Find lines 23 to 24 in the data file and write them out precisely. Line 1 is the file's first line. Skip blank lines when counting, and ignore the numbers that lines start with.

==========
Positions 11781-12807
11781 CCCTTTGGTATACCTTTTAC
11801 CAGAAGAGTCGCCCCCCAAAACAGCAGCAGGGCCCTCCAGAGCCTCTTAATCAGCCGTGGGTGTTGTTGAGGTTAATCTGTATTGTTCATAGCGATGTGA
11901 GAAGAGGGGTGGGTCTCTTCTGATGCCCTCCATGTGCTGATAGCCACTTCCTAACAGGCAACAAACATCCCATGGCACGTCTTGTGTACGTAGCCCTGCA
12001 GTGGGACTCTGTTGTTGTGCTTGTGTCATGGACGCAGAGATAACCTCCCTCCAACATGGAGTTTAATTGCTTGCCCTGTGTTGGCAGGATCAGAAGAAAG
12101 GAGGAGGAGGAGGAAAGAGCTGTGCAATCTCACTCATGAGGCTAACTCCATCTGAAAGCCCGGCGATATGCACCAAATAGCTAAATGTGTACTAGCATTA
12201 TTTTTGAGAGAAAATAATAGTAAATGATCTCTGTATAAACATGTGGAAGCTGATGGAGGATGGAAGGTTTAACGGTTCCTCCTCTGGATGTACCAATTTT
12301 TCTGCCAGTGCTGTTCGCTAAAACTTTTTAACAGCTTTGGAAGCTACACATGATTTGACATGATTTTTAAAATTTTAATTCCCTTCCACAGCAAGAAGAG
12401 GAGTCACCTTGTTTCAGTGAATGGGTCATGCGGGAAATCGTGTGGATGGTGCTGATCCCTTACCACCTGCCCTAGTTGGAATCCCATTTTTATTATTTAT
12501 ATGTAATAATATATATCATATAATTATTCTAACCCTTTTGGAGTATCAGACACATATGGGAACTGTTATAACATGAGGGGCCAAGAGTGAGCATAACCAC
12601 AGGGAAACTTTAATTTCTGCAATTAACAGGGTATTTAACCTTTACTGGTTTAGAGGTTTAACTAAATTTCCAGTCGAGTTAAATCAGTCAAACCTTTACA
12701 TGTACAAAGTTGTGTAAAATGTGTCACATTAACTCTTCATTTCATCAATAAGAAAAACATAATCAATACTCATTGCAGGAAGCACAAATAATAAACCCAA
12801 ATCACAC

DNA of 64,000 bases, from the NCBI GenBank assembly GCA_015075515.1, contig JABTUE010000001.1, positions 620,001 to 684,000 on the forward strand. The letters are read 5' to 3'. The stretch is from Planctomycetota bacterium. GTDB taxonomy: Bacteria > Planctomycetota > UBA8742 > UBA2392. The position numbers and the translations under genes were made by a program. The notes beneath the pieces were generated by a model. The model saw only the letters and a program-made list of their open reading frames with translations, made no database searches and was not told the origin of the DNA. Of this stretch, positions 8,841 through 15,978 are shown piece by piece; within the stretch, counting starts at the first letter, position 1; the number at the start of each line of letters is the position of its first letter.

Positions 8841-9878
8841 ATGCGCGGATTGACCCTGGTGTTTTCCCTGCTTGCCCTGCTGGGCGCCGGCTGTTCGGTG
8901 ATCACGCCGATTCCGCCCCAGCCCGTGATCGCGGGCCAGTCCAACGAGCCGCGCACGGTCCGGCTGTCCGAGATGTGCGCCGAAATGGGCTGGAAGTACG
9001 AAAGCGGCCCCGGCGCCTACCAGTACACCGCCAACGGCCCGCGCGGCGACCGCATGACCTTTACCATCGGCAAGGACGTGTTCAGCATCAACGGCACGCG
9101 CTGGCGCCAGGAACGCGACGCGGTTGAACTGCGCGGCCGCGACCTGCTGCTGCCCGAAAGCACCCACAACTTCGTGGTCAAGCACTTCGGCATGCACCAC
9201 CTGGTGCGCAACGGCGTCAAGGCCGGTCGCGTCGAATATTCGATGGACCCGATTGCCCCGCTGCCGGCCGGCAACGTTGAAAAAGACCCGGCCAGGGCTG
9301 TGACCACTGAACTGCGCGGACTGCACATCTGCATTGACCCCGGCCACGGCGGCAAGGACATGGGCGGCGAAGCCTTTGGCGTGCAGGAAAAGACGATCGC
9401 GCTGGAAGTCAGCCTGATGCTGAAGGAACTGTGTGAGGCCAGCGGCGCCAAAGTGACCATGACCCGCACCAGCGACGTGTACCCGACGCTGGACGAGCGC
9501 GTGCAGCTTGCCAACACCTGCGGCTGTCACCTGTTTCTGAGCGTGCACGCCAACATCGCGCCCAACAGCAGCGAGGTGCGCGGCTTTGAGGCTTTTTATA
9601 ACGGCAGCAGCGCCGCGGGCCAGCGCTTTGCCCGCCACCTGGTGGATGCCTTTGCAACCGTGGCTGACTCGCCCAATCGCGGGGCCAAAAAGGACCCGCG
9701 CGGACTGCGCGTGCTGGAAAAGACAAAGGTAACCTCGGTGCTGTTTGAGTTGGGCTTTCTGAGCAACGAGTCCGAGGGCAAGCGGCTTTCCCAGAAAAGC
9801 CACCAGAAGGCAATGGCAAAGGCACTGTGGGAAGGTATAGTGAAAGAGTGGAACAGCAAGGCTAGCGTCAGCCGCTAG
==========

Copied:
9501 GTGCAGCTTGCCAACACCTGCGGCTGTCACCTGTTTCTGAGCGTGCACGCCAACATCGCGCCCAACAGCAGCGAGGTGCGCGGCTTTGAGGCTTTTTATA
9601 ACGGCAGCAGCGCCGCGGGCCAGCGCTTTGCCCGCCACCTGGTGGATGCCTTTGCAACCGTGGCTGACTCGCCCAATCGCGGGGCCAAAAAGGACCCGCG